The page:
At this point, the band finishing tool of the present invention is utilized to bend the tip of the free end of the band approximately 45° toward the buckle surface. This bent portion is designed to be crimped or folded slightly around the opposite end of the band buckle from the free end of the band when the band finishing tool has completed the fold over operation. Once the tip of the free end of the band is so bent, the band finishing tool is then utilized to fold the free end of the band with the bent tip back over the buckle into overlying relation with the buckle such that the free end and tip are wrapped around the band buckle in close proximity thereto.
Accordingly, it is an object of the present invention to provide a band finishing tool which may be utilized with a wide variety of banding materials having an integral buckle and to provide for first bending the tip of the free end and then for folding the free end of the band back over the integral band buckle into overlying relation with the buckle such that no sharp edges protrude from the tip of the free end or from the area of contact between the free end and the integral buckle while the predetermined tension in the band around the backshell or other article is maintained.
Other objects and advantages of the invention will be apparent from the following description, the accompanying drawings and the appended claims.
FIG. 1 is a perspective view of the band finishing tool of the present invention;
FIG. 2 is a exploded perspective view of the tool shown in FIG. 1;
FIG. 3 is a partial end view showing the operation of bending the tip of the free end of the banding material at approximately a 45° angle toward the band so that when the fold over is completed no shape edges are exposed;
FIG. 4 is a side view of the tool of the invention positioned to commence the finishing operation;
FIG. 5 is a side view of the tool at an intermediate stage of the band finishing operation;
FIG. 6 is a side view similar to FIG. 5 showing the tool upon completion of the band finishing operation; and
FIG. 7 is an end elevation of the tool during the finishing operation.
Referring to FIGS. 1 and 2, the band finishing tool of the invention is operated by a scissors assembly comprising two double lever arms which are crossed and pivotally connected at 10 similarly to conventional scissors or pliers. The longer arms 11-12 form the handles of the scissors and have protective glove covers 13. A torsion spring 15, which biases the handles apart, is connected to each of arms 11-12 and to the pivot 10 therebetween. The other arms 16-17 of the scissors assembly are laterally offset into coplanar relation, and each of these arms is provided with a pivot hole 18 which is utilized to secure the arm to an operating component of the tool.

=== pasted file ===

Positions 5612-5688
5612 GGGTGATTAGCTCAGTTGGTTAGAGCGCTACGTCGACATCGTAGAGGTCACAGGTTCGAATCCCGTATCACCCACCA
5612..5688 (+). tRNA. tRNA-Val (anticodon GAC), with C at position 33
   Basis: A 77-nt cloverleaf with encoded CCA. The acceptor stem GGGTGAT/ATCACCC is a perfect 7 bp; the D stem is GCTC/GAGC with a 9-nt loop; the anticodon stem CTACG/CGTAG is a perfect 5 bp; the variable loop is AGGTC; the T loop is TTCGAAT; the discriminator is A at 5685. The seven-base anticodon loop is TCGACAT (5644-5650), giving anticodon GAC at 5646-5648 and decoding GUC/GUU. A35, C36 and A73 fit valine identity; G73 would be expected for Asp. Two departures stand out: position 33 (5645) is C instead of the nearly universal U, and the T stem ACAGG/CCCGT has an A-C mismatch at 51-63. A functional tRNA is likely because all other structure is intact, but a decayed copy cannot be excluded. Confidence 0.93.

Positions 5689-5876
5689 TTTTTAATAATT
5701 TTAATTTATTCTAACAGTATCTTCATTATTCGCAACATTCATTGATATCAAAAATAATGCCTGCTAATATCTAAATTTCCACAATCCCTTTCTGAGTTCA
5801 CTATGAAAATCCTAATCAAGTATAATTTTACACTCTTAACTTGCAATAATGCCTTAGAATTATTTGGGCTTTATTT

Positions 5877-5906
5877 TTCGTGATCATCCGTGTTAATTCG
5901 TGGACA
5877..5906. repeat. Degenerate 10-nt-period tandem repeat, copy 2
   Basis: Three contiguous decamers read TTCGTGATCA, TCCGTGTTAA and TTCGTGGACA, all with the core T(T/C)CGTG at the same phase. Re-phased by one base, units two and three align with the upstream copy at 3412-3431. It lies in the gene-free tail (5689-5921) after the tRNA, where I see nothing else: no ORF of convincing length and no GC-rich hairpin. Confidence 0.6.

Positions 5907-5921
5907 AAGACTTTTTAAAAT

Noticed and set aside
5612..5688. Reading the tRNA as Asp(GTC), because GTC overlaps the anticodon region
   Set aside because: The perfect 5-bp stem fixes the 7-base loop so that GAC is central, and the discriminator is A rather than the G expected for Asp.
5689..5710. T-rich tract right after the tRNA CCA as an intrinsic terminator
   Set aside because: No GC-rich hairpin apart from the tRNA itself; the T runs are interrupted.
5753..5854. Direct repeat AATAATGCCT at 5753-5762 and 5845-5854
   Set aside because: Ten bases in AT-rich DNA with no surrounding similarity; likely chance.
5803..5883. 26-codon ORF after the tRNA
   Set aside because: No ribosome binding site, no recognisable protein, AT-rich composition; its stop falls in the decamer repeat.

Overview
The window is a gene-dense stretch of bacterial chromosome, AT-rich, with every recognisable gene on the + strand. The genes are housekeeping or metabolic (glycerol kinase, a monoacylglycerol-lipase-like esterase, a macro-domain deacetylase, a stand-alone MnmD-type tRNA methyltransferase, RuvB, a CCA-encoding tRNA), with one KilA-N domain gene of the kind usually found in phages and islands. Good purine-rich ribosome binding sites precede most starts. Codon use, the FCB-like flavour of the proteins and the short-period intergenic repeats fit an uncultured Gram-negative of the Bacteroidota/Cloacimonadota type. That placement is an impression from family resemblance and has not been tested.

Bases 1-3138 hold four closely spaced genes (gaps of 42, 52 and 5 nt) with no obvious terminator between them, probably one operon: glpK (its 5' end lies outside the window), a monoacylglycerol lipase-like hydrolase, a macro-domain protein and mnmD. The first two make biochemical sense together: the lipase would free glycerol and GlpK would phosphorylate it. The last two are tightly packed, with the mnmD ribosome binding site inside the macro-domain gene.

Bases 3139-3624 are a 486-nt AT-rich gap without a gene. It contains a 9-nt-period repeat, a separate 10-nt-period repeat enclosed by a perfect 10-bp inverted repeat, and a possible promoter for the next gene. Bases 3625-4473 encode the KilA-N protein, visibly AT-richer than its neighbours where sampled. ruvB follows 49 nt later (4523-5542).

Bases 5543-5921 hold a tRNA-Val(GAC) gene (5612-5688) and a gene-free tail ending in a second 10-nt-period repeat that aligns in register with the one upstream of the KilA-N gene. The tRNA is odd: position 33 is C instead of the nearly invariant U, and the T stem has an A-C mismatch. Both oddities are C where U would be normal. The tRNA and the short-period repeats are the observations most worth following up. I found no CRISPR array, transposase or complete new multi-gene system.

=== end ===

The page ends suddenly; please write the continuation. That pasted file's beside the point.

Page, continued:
These components include a rectangular rod member 20 and three generally P-shaped members 21, 22 and 23 each having a rectangular opening therethrough sized for slidable assembly on the rod 20. One of the P-shaped members 21 is permanently secured on one end of the rod 20, as by brazing or the like, and this member 21 is pivotally mounted on the scissors arm 16 by a screw 24 in the hole 18 in arm 16. The other two P-shaped members 22 and 23 are slidably mounted on the rod 20 and are retained thereon by a screw 25 or other conventional means on the end of the rod 20.
The middle P-shaped member 22 is pivotally connected to the scissors arm 17 by a screw 26 in the hole 18 in arm 17. The third P-shaped member is free to slide on rod 20, but it is attached to the other sliding member 22 by a coil spring 30, which has its opposite ends connected to the members 22 and 23, as by means of nuts 31 on the screws 36 and 32 or other conventional means.
A generally rectangular plate 40 is firmly mounted on the fixed P-shaped member 21, by screws 41 or other conventional means. A longer rectangular plate 42 is similarly mounted on the outer slidably mounted P-shaped member 23, but it is long enough to extend over and in relatively slidable relation with the middle P-shaped member 22. A roller 44, having a cover 45 of urethane rubber or the like, is rotatably mounted on the middle P-shaped member 22 by a stud 46 which is at right angles to the length of bar 20 and parallel with the two plates 40 and 42. A C-clip 47 or other retaining member holds the roller 44 on the stud 46.
The remainder of the tool is most readily described in connection with its use, as illustrated in FIGS. 3-6, to finish the buckled end of a metal band 50 that has been wrapped around an article 52 and includes an integral buckle 55 through which the free end 56 of the band has been threaded, tightened around the article 52 to the desired tension, and then bent back through approximately 90° and cut off.
Each of the two plates 40 and 42 includes a buckle-engaging blade 60, 62 of rectangular outline designed to match with a band buckle 55 of specific width. As shown in FIG. 4, each blade 60-62 has a beveled surface terminating in a knife-edge 63-64, and these two knife edges are aligned in facing relation with each other.